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Winter's Bone [Blu-ray]

23 customer reviews

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Product Details

  • Actors: Jennifer Lawerence, Joh hawkes, Garrett Dillahunt
  • Directors: Debra Granik
  • Format: NTSC
  • Language: English
  • Region: Region A/1
  • Number of discs: 1
  • Studio: Alliance Films
  • Release Date: Oct. 26 2010
  • Average Customer Review: 4.3 out of 5 stars  See all reviews (23 customer reviews)
  • ASIN: B003Y8Y9IO
  • Amazon Bestsellers Rank: #24,091 in DVD (See Top 100 in DVD)
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Product Description

17-year-old Ree Dolly (Jennifer Lawrence) sets out to track down her father, who put their house up for his bail bond and then disappeared. If she fails, Ree and her family will be turned out into the Ozark woods. Challenging her outlaw kin’s code of silence and risking her life, Ree hacks through the lies, evasions and threats offered up by her relatives and begins to piece together the truth. Based on the novel by Daniel Woodrell, Winter's Bone is the winner of the 2010 Sundance Film Festival’s Grand Jury Prize.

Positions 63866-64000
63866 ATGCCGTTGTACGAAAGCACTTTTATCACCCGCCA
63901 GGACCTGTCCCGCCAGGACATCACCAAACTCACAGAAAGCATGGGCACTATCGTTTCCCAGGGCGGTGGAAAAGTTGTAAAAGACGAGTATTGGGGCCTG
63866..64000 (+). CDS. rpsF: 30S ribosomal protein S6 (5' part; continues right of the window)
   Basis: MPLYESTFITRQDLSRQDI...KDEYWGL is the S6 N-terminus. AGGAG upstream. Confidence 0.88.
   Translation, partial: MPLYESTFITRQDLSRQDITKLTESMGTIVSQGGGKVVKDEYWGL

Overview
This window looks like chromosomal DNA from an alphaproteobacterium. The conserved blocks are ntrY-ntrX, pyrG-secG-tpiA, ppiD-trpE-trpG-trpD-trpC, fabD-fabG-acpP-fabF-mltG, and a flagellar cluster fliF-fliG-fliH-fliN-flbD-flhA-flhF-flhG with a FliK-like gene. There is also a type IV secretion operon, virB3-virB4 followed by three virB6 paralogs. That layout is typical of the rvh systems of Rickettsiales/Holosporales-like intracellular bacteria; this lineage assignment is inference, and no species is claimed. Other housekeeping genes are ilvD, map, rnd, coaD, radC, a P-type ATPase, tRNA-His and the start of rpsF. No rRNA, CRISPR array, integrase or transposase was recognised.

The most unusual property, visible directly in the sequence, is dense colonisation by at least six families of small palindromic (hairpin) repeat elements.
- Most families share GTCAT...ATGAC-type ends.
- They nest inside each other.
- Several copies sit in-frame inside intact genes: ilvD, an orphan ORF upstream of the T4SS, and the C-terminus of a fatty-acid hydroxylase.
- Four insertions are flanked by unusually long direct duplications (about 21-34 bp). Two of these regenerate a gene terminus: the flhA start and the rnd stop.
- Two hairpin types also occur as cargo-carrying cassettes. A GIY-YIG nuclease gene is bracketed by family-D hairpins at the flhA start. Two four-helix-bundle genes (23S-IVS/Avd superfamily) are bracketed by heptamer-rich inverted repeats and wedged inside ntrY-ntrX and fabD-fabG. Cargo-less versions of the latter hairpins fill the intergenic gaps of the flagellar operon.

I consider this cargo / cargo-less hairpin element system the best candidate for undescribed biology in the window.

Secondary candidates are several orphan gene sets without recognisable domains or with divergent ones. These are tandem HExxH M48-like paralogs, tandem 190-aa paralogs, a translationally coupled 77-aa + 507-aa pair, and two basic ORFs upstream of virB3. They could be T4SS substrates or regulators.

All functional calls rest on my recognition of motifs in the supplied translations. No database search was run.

Customer Reviews

4.3 out of 5 stars

Most helpful customer reviews

21 of 21 people found the following review helpful By Andre Farant on Feb. 11 2011
Format: DVD
It is a common and justifiable complaint that movies rarely include strong female characters. Of course, the validity of such a complaint depends in large part on a person's definition of a strong female character or, more precisely, the definition of strength as a character trait. Today, a go to example of feminine strength in a work of popular fiction is Lisbeth Salander of the Millennium Trilogy novels and Swedish films. By such a definition, though, a strong female character is simply one who acts as a stereotypical male character would, solving her problems with violence over all, and technology when greater subtlety is required. Strong, then, reduced simply to male.